|Corporal Act of Mercy|
Marchamchurch Church, Cornwall
Now that I'm no longer in South Africa, I've been thinking about the most important experiences I had there. I met a young English South African, who was a Christian and struggling with his work. After counseling him for hours, I thought I should pray for him. So, he let me, and I think it helped him. He said he felt at peace.
Later, on my trip, I met a French guy around my age. After we started drinking, red wine of course, he shared what was on his heart and mind. There was so much pain, and I could see it. More importantly, I could feel it.
I sighed. What could I do about this? It's in my personality to want to fix things. (Apparently, I was like this as a kid too.) And that's why I finally studied law; I thought maybe doing so could bring justice to the brokenness of some of these cases and the lives of others. So it frustrates me when I can't fix the problem. But some times life is just rough and bad things happen and there's nothing you could to "fix" the other person's situation, except listen.
When the French guy started sharing. Not knowing really what to do, I asked, "Is it ok if I just pray for you?"
I sat next to him and prayed for him. I put my hand on his shoulder and just asked God to be with him. He said that he could feel warmth leave my hands. And later, he was smiling.
I don't know if I made all his problems go away. Actually, I'm sure I didn't. But I know that I helped ease the suffering and hurt, and maybe in doing so, made myself stronger too. I mean, isn't it strength to give of yourself?
I don't know why. But on this part of the trip, in South Africa, I probably have had more people ask for counsel and advice and prayer than during the first nine months of my sabbatical. But to be honest, I wonder if something changed about me, after I was almost killed in Colombia. There's nothing like nearly bleeding to death from a speed boat propeller slashing into your head and shoulder.
But I don't think I'll know for sure how much that changed me, until much later. After all, life is lived forward but only understood backwards.
So, back to prayer. And after praying for the French guy, I was also given an opportunity to pray for a young guy from the United States and a Dutch guy too. All of this forced me to reflect on what was going on here. Why were strangers asking me to pray for them? I'm still not one hundred percent sure.
I've, however, concluded that the younger generation is hungry for real spirituality. I believe that there's a profound brokenness in my generation and the next one. And there's a role for justice, healing, and restoration in our world. As Jesus taught, we all need to become salt and light for this to happen. The Jewish Scriptures say this too. It is written: "And what does the Lord require of you? To act justly and to love mercy and to walk humbly with your God." (Micah 6:8, NIV).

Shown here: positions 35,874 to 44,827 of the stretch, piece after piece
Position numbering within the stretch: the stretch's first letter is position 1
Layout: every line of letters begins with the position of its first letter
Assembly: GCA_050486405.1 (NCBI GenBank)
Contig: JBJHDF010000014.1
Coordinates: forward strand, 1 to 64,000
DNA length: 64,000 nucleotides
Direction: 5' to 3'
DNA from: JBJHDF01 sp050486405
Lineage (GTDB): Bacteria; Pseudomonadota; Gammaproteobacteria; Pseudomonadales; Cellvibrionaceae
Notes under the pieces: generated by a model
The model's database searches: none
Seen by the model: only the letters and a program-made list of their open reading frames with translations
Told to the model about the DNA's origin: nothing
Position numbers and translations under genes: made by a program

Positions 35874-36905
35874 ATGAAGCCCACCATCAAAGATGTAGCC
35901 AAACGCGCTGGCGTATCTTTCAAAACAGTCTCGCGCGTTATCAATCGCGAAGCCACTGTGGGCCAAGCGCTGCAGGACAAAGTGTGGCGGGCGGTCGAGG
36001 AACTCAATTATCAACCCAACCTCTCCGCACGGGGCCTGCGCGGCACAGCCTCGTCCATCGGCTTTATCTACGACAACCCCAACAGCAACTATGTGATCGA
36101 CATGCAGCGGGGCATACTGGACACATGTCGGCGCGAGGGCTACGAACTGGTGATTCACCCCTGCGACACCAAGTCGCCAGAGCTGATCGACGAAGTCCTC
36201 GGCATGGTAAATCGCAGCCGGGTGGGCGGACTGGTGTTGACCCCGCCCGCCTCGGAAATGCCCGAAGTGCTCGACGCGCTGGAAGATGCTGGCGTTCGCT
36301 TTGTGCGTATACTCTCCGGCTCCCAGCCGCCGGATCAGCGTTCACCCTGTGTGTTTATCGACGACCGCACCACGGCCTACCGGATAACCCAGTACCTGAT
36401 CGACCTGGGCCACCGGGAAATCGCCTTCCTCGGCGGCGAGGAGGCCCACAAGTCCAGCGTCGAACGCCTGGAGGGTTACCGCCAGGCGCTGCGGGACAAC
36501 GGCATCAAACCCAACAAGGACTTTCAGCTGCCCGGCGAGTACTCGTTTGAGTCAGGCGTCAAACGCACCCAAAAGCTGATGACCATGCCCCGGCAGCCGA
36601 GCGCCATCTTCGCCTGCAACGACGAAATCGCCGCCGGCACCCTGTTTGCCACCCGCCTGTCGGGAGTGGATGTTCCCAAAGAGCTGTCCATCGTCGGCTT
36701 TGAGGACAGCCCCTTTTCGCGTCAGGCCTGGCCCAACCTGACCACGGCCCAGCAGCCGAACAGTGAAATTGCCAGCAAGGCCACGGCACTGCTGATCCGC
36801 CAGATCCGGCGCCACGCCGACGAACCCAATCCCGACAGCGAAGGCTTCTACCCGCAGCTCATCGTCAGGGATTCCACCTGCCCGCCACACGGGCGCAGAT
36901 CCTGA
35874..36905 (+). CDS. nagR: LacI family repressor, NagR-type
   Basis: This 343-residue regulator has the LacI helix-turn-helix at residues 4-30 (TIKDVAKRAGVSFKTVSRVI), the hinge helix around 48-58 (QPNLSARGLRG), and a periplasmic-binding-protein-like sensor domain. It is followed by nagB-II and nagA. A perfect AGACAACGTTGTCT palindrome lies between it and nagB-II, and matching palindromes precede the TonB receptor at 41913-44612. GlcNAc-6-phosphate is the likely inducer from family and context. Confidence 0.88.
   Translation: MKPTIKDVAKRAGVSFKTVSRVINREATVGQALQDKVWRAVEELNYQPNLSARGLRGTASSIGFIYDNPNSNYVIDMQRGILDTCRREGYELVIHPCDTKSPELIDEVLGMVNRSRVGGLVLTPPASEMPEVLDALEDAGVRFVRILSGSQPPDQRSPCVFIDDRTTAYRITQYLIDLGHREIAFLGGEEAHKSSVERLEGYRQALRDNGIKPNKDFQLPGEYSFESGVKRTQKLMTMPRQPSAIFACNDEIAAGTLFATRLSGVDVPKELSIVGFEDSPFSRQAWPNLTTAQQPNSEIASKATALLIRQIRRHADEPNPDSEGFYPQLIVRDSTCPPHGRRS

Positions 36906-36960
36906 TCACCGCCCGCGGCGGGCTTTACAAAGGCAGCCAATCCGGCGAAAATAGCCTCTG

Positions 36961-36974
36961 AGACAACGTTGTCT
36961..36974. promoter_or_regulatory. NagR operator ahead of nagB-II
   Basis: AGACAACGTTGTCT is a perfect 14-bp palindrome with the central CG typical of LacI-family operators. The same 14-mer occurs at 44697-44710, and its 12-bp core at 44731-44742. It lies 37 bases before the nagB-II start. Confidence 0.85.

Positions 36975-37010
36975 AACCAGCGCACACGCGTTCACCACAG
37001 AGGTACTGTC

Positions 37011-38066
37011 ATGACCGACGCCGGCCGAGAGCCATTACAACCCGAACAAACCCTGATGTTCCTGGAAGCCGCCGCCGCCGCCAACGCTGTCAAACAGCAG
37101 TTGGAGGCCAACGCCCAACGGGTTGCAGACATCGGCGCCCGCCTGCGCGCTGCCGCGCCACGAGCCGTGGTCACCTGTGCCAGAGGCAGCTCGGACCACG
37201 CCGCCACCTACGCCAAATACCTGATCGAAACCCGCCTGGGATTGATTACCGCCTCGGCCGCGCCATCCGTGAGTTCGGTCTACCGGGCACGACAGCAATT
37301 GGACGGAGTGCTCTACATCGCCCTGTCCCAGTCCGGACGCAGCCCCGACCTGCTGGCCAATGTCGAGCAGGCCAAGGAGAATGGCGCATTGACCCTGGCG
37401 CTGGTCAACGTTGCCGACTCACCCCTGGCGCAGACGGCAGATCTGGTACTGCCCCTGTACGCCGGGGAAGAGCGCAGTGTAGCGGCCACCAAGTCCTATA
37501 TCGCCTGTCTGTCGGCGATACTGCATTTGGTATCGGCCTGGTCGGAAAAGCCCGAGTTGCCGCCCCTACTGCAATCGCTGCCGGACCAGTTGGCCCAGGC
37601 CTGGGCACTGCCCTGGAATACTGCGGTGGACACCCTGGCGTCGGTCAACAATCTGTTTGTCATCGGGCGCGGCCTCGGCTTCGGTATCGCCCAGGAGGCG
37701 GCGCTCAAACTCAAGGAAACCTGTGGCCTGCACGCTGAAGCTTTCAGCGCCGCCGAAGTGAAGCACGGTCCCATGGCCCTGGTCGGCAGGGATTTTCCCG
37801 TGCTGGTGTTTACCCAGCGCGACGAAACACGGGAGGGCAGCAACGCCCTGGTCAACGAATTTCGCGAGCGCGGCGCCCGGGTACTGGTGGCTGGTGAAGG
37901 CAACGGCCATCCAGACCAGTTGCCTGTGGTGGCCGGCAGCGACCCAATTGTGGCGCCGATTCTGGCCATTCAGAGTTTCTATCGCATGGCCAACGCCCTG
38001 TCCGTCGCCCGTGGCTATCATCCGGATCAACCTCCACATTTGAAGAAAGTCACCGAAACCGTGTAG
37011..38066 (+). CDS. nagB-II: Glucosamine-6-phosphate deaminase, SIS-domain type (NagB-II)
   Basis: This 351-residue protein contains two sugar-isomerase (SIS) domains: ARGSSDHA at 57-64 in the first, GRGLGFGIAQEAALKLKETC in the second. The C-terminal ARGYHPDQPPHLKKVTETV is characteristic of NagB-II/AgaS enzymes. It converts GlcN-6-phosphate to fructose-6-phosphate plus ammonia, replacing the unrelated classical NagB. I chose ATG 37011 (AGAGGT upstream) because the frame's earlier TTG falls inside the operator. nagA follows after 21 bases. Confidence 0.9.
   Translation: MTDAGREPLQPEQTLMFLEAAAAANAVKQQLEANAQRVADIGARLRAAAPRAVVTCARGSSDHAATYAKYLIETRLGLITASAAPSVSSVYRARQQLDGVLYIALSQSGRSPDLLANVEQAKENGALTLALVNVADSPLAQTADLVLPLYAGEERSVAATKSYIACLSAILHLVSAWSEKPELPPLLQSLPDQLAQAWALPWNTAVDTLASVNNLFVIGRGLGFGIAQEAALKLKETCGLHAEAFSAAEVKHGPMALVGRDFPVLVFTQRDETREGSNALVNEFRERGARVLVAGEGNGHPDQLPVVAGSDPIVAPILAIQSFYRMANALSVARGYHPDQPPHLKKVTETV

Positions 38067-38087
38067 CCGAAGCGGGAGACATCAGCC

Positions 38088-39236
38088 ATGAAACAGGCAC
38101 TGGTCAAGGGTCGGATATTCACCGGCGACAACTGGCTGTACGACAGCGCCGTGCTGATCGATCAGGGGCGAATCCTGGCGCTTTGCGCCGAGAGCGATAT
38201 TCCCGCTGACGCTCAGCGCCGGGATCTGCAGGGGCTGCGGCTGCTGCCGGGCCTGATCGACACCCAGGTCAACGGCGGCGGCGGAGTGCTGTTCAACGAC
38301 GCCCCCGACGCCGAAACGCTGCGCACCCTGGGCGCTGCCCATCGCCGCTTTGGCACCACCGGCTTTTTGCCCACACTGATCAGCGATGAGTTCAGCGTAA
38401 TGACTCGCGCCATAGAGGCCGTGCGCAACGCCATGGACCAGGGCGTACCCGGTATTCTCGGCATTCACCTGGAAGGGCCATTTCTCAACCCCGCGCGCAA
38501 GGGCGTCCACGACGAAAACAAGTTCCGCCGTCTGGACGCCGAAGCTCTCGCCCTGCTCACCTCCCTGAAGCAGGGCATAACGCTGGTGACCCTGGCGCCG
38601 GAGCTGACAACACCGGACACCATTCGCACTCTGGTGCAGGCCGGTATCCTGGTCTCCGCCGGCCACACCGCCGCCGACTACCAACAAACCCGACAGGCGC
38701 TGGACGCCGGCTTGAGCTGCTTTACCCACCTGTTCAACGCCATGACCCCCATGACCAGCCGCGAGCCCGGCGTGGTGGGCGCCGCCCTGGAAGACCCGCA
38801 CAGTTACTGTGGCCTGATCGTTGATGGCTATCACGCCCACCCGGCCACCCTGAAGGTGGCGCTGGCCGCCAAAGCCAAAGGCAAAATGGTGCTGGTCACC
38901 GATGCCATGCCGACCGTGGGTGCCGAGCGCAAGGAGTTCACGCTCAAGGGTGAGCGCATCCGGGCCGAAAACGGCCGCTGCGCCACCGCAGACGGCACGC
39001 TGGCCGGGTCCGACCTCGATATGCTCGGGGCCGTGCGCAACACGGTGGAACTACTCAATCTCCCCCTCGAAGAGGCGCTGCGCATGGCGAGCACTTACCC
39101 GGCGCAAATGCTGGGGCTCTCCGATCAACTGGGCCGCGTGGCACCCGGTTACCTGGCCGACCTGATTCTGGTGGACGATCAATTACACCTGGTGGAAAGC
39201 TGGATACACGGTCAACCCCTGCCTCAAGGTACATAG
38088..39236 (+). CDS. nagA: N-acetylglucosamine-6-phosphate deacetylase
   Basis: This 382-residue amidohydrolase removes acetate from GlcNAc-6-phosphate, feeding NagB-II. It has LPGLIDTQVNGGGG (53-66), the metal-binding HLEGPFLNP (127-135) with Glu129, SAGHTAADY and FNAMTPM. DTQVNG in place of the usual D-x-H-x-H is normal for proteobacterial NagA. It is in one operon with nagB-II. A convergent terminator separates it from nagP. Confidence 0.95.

In South Africa, some how, people seem to have sensed that I've endured through much and maybe I have some insight to offer them. And to be honest, I'm glad I contributed to those who sought my counsel.
I mean; wouldn't the world be a better place if we all decided to give more than we take in every relationship we entered into? I'm convinced that greed and greedy people are literally destroying our physical environment, our relationships, and our lives. (Isn't that what some of us have been battling against, when we've taken on corruption in our small corner of the world, near East Los Angeles?)
So; the next time someone opens their life to you, and you have no idea what to do, you can always ask them if they need prayer. And you pray by asking the living God to meet that person wherever they're at. I'm sure it's not easy to do, but I remind myself, if someone had the courage to tell me what's going on with them, I have the courage to pray for them.
And there is a power in praying. As the Scriptures tell us: "For the Spirit that God has given us does not make us timid; instead, his Spirit fills us with power, love, and self-control." (2 Timothy 1:7).
In writing this article, I recall one of my favorite poems by the metaphysical Welsh poet, George Herbert, who wrote Prayer (I). In it, he says that Prayer is the "soul in paraphrase", a "heart in pilgrimage", "A kind of tune, which all things hear and fear;" and that it's the "Church-bells beyond the stars heard". It results in "Softness, and peace, and joy, and love, and bliss".
And in performing this act of worship, there really is "something understood."